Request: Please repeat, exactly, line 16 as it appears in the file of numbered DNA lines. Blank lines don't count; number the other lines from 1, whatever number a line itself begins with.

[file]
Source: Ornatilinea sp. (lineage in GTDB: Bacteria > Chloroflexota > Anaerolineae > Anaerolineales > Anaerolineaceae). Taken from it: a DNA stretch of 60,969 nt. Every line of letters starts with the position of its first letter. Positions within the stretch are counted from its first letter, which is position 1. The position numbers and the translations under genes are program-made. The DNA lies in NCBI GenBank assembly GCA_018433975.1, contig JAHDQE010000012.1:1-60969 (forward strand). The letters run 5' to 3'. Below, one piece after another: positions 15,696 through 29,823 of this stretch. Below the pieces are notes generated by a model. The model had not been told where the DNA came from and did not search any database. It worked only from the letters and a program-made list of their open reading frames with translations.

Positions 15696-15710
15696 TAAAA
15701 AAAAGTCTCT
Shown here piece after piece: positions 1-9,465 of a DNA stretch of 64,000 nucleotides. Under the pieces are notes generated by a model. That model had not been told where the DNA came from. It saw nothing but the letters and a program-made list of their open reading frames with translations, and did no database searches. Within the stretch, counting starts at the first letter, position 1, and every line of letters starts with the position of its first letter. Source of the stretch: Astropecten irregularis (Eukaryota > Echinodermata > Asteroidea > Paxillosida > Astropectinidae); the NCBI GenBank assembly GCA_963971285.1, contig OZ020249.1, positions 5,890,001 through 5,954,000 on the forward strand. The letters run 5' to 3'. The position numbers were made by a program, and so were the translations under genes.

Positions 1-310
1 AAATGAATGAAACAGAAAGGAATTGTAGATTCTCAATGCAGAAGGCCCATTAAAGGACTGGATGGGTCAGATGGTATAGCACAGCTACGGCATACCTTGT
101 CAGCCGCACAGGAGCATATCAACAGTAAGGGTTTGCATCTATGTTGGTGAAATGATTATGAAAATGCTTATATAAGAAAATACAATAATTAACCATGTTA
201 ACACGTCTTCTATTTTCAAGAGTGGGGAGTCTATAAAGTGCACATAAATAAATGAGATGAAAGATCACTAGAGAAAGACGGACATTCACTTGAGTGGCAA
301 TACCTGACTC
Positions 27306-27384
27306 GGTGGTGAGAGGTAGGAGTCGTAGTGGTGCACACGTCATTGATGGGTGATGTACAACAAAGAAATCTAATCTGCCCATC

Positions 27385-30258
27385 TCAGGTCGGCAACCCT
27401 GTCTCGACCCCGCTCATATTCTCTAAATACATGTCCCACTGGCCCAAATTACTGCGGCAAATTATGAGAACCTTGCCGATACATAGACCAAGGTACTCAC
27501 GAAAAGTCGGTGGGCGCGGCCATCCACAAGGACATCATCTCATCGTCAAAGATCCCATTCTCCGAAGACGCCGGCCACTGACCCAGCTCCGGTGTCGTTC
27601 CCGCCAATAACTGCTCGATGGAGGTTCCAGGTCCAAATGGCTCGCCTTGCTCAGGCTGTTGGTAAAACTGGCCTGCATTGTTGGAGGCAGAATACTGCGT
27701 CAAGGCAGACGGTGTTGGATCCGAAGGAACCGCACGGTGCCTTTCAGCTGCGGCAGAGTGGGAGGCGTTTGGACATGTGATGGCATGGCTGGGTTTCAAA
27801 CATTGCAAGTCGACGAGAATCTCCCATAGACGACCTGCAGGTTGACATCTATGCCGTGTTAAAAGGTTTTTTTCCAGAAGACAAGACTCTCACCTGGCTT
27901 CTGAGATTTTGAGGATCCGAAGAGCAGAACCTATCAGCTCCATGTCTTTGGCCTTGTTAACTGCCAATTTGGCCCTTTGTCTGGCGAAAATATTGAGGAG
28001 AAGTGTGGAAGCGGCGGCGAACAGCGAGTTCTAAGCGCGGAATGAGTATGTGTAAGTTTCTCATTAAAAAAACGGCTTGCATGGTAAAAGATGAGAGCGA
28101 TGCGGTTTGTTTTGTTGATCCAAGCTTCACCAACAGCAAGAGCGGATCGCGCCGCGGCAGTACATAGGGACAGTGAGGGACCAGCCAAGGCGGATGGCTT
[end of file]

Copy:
27501 GAAAAGTCGGTGGGCGCGGCCATCCACAAGGACATCATCTCATCGTCAAAGATCCCATTCTCCGAAGACGCCGGCCACTGACCCAGCTCCGGTGTCGTTC